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Nightengale: Another World-Class Group for Baseball Hall of Fame

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Vladimir Guerrero played six seasons for the Angels and was selected the American League MVP in 2004. Photo: MARCIO JOSE SANCHEZ / AP

It was just five years ago, Jan. 8, 2013.

The day no one was elected to the Baseball Hall of Fame.

The moment that supposedly broke the Hall of Fame, with demands it be overhauled.

The Hall of Fame remained patient, refused to listen to the noise, and voila, validation.

Once again, for the third time in four years, four players were elected into the Hall of Fame – Chipper Jones, Jim Thome, Vladimir Guerrero and Trevor Hoffman. They’ll join electees Jack Morris and Alan Trammell from the Modern Era committee, producing the biggest Hall of Fame player class in history.

The Baseball Writers Association of America, which from 2000-2013 never elected more than two players in a single year, has now elected a record 16 players in the last five years.

If Seattle Mariners DH Edgar Martinez had received 20 more votes, it would have equaled the original 1936 five-member class when Babe Ruth, Ty Cobb, Honus Wagner, Christy Mathewson and Walter Johnson christened the doors.

For the first time in history, we will have a 600-save closer, and a 600-homer hitter, too, representing one of the diverse groups ever entering Cooperstown on July 29.

We have a brilliant all-around player, and one of the greatest switch-hitters in baseball history in Jones. He’s the only switch-hitter to hit .300 from each side of the plate, and lone one to produce a .300 batting average, .400 on-base percentage and .500 slugging percentage. He’s the seventh third baseman to be elected into Cooperstown, the first since Wade Boggs in 2005, and the sixth member of the Atlanta Braves to be elected since 2014 – joining decades-long teammates Greg Maddux, Tom Glavine and John Smoltz.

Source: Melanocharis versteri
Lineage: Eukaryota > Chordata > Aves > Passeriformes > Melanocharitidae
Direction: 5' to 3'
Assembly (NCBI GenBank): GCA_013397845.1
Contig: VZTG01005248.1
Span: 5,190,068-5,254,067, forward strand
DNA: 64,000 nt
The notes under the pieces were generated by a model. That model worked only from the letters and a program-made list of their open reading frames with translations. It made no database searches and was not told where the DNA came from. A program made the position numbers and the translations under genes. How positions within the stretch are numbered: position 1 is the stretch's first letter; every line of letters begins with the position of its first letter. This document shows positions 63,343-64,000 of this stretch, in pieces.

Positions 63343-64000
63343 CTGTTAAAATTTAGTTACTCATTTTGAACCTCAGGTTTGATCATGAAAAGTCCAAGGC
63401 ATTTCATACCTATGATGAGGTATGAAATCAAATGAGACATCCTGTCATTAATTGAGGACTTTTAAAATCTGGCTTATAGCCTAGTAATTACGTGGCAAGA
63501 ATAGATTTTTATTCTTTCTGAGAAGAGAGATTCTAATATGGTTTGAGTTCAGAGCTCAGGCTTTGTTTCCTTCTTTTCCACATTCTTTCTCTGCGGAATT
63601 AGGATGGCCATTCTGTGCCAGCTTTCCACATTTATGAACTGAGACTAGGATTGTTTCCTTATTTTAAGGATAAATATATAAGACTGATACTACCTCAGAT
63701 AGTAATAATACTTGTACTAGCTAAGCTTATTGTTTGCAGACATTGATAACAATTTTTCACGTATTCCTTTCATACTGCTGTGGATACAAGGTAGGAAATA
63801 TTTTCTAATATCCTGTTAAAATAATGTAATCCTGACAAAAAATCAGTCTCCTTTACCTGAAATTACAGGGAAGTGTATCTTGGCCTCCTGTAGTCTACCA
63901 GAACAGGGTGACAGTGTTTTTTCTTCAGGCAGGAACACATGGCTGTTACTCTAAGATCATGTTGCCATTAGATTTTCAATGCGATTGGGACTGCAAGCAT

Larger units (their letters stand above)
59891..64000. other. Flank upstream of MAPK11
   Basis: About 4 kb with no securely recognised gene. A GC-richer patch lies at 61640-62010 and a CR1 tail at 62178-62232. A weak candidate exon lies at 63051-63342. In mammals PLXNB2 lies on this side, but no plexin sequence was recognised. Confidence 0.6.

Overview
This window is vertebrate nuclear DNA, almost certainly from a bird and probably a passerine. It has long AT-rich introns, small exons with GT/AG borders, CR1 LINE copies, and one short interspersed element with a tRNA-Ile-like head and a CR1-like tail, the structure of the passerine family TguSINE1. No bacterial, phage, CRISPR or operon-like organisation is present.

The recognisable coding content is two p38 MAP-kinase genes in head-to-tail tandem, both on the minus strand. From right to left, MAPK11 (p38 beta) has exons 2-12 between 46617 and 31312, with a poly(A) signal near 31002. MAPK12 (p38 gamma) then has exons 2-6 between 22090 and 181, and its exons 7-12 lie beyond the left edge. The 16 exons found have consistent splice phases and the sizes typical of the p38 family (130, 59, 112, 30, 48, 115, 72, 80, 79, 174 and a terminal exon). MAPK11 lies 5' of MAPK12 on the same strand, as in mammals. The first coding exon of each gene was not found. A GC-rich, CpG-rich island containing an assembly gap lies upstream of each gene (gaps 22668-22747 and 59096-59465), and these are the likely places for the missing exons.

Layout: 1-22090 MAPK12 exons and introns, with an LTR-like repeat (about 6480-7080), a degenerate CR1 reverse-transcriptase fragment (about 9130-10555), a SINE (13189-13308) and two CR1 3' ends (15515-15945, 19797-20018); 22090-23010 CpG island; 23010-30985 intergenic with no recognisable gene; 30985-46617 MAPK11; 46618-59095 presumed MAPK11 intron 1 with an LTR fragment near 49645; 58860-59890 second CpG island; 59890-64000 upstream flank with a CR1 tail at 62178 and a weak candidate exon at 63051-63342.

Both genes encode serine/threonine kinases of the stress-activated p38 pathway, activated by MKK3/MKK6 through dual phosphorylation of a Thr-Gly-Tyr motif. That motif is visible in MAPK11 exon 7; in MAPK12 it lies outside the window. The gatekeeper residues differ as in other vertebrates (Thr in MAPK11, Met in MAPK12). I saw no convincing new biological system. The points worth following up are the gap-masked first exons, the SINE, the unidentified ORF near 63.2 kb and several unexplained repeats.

We have an old-school slugger, who hit more home runs than Frank Robinson and walked more than Stan Musial, and compiled a .402 on-base percentage, in Thome. He’s the fifth member of the 600-homer club to be elected, joining Babe Ruth, Hank Aaron, Willie Mays and Ken Griffey, Jr.

“I’m probably more happy than Jim, who is like a son to me,’’ said Charlie Manuel, Thome’s former manager with the Cleveland Indians and Philadelphia Phillies. “This is totally deserving and, for me, ranks up there with anything I’ve ever seen happen in the game of baseball.  I started thinking this was possible after he hit his 500th home run, and for the day to finally be here, it’s like winning the World Series all over again.”

Said Thome: “I wouldn’t be here without him.’’

In Guerrero, we have a sheer hitter who never saw a pitch he wasn’t tempted to demolish. He has the fourth-highest career batting average, .318, in the last 55 years, and will either be the first to wear a Los Angeles Angels cap into the Hall of Fame or the fourth from the Montreal Expos’ organization.